Celebrate the culture of agriculture & share skills (Growing! Cooking! Eating!)

The only challenge here is knowing when to say when. In our household, we eat grilled pizza by the truckload: at least once a week during the summer and at least three helpings in a sitting. Truth be told, we eat an embarrassing amount of homemade pizza year-round—but the ability to avoid turning the kitchen into a fiery furnace is one of the supreme joys of summer. Hooray for grilling.

This is our version of menudo or pot roast: We throw anything and everything from the farm share onto the dough and call it a meal. This week, it was tomatoes, potatoes, and eggplant from Red Fire Farm—sauceless, but with lots of mozz and olive oil.


This recipe is from The Joy of Cooking, but a no-machine dough would work just as well.

1 c water
2 Tbsp olive oil
2 ½ c bread flour (I use 1 ½ c all purpose and 1 c whole wheat)
½ tsp salt
1 tsp active dry yeast or ¾ tsp quick-rising yeast

Add to the bread machine in the order recommended by the machine’s manufacturer (mine is as above). Process on the dough cycle (for me, the whole thing takes 1 hour 50 minutes).

Really, almost anything goes. This time, we used:

2 tomatoes
2 Asian eggplants (the long, skinny kind)
2 potatoes
8 oz mozzarella, shredded
salt and pepper to taste
sprinkle of red pepper flakes
olive oil for brushing

Fire up the grill. (We have a gas grill; charcoal users, please post suggestions for your method below!) Turn the gas to the highest setting while the grill is warming up and close the cover. Meanwhile, in the kitchen, slice your veggies nice and thin, brush them with olive oil and season as desired; then, once the grill is preheated, throw on your produce and close the lid. Four to five minutes per side is perfect for eggplant and potatoes; tomatoes can go a little less.

While the veggies are grilling, roll out your dough and brush one side with olive oil. This side will go on the grill first. Remove your veggies from the grill and turn the heat down to low. Using a pizza paddle and a nice big metal spatula, shimmy your dough off of the paddle and onto the grill, olive oil side down. Let the dough grill for three minutes, then remove it and carry it back inside (or to a handy prepping surface),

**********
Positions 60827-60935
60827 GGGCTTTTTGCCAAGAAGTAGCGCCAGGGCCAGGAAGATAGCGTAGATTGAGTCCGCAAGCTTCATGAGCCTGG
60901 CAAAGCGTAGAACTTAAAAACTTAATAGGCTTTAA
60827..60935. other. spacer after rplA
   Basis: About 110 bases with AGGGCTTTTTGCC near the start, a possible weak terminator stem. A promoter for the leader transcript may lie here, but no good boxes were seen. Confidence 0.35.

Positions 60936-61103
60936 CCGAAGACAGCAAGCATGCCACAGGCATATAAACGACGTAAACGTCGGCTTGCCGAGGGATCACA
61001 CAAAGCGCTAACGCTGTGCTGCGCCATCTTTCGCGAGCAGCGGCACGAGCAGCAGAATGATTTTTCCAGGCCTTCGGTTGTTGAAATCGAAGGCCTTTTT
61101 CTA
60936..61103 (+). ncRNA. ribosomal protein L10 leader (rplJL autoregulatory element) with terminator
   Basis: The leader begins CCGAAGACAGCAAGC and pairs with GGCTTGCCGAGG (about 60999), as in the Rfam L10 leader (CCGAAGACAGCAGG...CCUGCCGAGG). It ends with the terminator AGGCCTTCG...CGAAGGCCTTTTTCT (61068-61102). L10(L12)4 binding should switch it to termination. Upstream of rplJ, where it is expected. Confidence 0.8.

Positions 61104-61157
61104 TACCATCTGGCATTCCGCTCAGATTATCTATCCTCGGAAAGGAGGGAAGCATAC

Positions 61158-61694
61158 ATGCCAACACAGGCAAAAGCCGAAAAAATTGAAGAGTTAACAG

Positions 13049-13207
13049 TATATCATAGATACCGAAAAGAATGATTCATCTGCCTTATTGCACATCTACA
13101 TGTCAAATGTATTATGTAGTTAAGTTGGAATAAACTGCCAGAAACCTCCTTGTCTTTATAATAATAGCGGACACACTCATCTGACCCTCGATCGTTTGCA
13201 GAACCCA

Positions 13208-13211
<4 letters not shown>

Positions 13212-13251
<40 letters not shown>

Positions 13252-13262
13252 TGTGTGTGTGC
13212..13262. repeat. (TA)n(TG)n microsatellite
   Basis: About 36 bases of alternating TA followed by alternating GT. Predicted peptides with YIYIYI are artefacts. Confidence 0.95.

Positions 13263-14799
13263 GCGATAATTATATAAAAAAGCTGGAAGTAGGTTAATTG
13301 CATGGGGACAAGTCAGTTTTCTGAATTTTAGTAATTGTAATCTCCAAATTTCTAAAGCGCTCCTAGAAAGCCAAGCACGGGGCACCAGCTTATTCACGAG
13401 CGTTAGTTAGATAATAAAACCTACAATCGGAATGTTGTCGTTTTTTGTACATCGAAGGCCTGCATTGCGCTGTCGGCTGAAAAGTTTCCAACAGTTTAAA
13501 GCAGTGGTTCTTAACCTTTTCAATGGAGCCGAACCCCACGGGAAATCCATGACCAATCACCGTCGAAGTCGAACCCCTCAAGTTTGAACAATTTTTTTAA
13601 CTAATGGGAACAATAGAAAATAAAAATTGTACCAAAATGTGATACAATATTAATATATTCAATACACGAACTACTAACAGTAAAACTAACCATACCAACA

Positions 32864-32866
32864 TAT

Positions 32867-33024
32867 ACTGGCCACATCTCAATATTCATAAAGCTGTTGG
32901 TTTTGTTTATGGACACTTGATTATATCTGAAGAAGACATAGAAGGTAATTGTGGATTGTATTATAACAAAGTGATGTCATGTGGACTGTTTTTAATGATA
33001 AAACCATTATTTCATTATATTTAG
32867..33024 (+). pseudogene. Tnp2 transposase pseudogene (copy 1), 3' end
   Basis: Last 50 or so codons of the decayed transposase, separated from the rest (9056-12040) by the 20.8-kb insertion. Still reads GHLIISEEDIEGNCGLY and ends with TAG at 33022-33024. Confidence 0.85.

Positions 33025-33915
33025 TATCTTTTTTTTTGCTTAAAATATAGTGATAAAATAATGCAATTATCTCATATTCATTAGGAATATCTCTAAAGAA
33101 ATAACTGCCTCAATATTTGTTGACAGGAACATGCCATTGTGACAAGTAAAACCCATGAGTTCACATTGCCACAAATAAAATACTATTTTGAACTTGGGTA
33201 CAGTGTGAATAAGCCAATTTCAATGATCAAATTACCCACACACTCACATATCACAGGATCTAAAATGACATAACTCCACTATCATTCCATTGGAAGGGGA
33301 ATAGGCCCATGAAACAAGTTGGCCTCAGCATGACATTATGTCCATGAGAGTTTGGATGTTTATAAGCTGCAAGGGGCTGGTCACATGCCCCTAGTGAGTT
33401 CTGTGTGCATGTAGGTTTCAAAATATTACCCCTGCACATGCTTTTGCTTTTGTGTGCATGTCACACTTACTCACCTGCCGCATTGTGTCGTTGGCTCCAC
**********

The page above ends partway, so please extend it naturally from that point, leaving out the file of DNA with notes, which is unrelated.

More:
turning the heat back to high before you go.

Brush the ungrilled side of the dough with a little olive oil, flip it, and rebrush the grilled side with a little more oil (see above right). Place any sauce, cheese, red pepper flakes or your spice of choice, and your grilled veggies on the grilled side (see below right). Carry your pizza back to the grill, turn the heat back to low, and shimmy your pizza back onto the grill. Cook for seven to eight minutes. Here’s the deal with all those heat adjustments: You want the grate to be super hot and the ambient temp under the grill cover to be super hot, but you don’t want to singe your beautiful pizza pie.

If you want to skip the work of grilling the veggies, slices of raw tomato, fresh basil, and grated mozz work wonders. In fact, I’m getting hungry typing this. Thank goodness for leftovers.

Views: 173

Comment by Lisa Stephens on September 1, 2012 at 12:00pm

Looks delicious! thanks for sharing...

Comment by Laurie Power on September 1, 2012 at 2:34pm



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